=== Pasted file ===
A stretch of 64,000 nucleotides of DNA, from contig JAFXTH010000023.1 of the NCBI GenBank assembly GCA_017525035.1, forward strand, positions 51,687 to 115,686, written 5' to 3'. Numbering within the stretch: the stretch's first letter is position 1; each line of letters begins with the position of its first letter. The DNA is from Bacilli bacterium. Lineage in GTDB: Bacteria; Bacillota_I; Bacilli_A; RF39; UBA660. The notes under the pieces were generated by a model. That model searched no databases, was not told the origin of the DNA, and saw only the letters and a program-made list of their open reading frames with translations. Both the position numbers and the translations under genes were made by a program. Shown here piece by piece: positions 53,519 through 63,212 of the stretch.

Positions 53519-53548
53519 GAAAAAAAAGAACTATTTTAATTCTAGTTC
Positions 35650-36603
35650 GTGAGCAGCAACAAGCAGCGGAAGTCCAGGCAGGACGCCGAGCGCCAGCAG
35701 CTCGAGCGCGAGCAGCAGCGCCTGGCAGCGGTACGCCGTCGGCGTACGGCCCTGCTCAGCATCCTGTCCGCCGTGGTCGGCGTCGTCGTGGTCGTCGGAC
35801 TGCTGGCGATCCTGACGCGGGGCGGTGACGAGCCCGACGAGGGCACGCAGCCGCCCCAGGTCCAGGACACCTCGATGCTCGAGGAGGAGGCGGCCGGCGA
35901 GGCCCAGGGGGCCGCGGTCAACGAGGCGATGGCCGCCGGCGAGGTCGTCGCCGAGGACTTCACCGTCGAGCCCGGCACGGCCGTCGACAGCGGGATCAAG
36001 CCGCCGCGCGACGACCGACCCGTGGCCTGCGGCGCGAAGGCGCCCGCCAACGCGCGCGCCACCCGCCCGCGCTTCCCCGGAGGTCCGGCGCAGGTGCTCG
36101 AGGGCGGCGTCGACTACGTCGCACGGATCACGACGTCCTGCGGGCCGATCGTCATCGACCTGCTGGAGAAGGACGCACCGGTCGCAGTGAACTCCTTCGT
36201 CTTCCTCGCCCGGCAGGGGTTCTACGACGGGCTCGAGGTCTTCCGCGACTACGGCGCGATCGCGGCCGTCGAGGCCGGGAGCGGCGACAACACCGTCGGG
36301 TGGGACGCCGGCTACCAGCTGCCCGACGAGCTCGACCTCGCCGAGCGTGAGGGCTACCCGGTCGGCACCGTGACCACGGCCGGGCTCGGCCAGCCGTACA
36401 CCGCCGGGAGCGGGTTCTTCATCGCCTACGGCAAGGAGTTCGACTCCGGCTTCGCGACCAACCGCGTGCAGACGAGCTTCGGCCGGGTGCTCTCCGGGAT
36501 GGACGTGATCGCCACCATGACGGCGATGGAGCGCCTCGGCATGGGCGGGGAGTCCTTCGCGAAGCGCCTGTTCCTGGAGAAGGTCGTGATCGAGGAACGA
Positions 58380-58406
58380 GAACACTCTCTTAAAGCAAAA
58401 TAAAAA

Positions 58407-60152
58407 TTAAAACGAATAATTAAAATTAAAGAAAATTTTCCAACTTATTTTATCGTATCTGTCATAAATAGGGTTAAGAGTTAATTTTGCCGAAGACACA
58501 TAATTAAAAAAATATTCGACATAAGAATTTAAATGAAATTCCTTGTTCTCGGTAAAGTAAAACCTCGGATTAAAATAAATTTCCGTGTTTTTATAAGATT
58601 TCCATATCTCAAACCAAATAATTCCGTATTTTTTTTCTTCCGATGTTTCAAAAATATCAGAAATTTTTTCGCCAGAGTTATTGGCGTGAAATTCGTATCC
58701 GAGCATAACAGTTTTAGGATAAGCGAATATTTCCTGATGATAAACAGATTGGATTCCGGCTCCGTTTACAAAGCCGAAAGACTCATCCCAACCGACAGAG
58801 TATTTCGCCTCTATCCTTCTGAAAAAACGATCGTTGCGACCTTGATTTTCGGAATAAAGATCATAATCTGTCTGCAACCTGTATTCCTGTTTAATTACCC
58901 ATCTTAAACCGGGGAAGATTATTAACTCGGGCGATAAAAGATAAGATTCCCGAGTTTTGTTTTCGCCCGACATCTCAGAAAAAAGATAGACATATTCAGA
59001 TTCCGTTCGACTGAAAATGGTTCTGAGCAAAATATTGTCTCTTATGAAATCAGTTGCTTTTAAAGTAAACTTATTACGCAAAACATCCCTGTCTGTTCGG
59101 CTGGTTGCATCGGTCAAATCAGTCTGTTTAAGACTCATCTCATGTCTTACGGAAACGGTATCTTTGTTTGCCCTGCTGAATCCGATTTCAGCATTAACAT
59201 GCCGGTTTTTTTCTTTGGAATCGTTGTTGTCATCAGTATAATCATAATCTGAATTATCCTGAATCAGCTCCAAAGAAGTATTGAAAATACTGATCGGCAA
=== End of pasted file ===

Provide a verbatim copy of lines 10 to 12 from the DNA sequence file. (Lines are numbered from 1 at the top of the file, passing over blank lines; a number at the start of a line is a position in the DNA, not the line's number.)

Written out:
36101 AGGGCGGCGTCGACTACGTCGCACGGATCACGACGTCCTGCGGGCCGATCGTCATCGACCTGCTGGAGAAGGACGCACCGGTCGCAGTGAACTCCTTCGT
36201 CTTCCTCGCCCGGCAGGGGTTCTACGACGGGCTCGAGGTCTTCCGCGACTACGGCGCGATCGCGGCCGTCGAGGCCGGGAGCGGCGACAACACCGTCGGG
36301 TGGGACGCCGGCTACCAGCTGCCCGACGAGCTCGACCTCGCCGAGCGTGAGGGCTACCCGGTCGGCACCGTGACCACGGCCGGGCTCGGCCAGCCGTACA